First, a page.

Traditions run strong in my family. I embrace the old traditions of my culture and am working hard to make those traditions something my boys love and treasure. I believe that tradition can help shape who we are and how we all fit together.
Yet, at the same time I treat tradition like a pizza menu. I pick and choose what I like. What I don’t like, I pretend isn’t even there. We do Christmas, we do Easter, we don’t do Valentine’s Day and we don’t do Halloween. Maybe it is because I never celebrated Halloween when I was young. Truth be told, I don’t even know what Halloween is all about. I don’t like horror movies and in my mind Halloween and horror movies go hand in hand. So Halloween has never been celebrated in my house.
Over the past two weeks, catalogues of Halloween costumes, decorations and candy have flooded our letterbox. My boys have been in retail heaven.
“Mum, I want to be a vampire.”
“Mum, I want to be a zombie.”
“Mum, I want a pumpkin.”
Every time they have asked for a costume, or a Halloween gimmick, I have said “No.” I have not given it a second thought. I have not been deterred by the disappointment on their face. Nor the way they drag their feet and sulk as they walk away. We just don’t do Halloween.
Enter the shopping trip with Nanna and Nannu. The shopping trip that was to undo all the hard work of my Halloween embargo. The boys came home with a bag full of Halloween treasures. Glow in the dark skeletons, mini pumpkins, bigger pumpkins, bobble headbands, streamers – all their Halloween dreams had come true! There was no point fighting. The boys loved their new treasures. I was outnumbered; two boys and a skeleton against me.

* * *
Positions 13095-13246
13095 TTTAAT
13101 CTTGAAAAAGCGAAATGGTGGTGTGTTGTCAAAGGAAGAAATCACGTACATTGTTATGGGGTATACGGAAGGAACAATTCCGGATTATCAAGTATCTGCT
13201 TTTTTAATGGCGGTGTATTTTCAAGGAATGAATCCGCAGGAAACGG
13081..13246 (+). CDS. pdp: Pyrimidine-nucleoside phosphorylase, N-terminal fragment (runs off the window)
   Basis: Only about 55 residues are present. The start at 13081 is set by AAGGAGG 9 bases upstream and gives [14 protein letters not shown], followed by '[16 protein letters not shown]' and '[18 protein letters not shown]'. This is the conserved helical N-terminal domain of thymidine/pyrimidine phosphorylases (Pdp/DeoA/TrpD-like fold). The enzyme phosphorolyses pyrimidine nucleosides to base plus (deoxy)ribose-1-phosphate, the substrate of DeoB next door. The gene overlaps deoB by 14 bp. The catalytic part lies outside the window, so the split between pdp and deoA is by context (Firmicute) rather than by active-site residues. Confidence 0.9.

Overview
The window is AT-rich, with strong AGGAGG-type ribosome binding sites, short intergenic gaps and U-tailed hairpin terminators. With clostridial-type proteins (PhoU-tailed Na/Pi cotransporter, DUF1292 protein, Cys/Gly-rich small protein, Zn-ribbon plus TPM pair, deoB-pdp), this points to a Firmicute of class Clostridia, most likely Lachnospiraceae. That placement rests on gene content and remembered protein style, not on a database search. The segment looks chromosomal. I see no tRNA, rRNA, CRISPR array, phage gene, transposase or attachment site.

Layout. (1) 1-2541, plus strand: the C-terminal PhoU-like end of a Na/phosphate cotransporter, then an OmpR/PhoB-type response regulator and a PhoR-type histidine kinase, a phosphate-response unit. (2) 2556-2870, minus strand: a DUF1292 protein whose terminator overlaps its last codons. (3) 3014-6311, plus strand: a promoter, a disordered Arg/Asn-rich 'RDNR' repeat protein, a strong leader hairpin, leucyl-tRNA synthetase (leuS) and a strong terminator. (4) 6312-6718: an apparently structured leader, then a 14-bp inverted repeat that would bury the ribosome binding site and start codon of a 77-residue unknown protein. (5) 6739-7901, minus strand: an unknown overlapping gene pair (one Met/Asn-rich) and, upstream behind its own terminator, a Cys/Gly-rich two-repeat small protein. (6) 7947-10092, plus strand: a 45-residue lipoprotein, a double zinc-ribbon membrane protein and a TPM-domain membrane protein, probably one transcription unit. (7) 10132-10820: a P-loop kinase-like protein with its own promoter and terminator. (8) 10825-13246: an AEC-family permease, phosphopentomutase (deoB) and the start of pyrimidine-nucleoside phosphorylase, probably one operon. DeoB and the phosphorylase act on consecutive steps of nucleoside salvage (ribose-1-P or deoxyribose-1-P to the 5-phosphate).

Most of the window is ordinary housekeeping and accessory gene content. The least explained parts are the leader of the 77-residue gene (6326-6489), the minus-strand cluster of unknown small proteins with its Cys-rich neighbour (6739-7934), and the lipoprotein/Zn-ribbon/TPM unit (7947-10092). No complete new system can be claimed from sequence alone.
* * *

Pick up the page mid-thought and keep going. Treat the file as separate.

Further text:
I faced two choices. I could ignore their excitement, the glow on their faces, knowing October 31 would pass. Or I could let go a little, and just maybe try and have a little fun.
So Halloween has seeped through the walls, through the cracks and under the door. I have no idea how to celebrate or what to do. I’m taking my cue from two little boys. Two little boys who are thrilled to pieces that it is Halloween. Two little boys who believe that zombies, witches and vampires are real. Two little boys who can’t wait to play trick or treat.
What does this all mean? Is Halloween now here to stay and part of our list of traditions? Will I be re-evaluating my Valentine’s Day embargo come February?
The one thing I do know is that the conversations in my house have long only been between two voices. Two adult voices. From now on, the conversations in this house need to be between four. My boys have a voice. A voice with dreams, expectations and a true excitement for life. If I can’t support that, who will?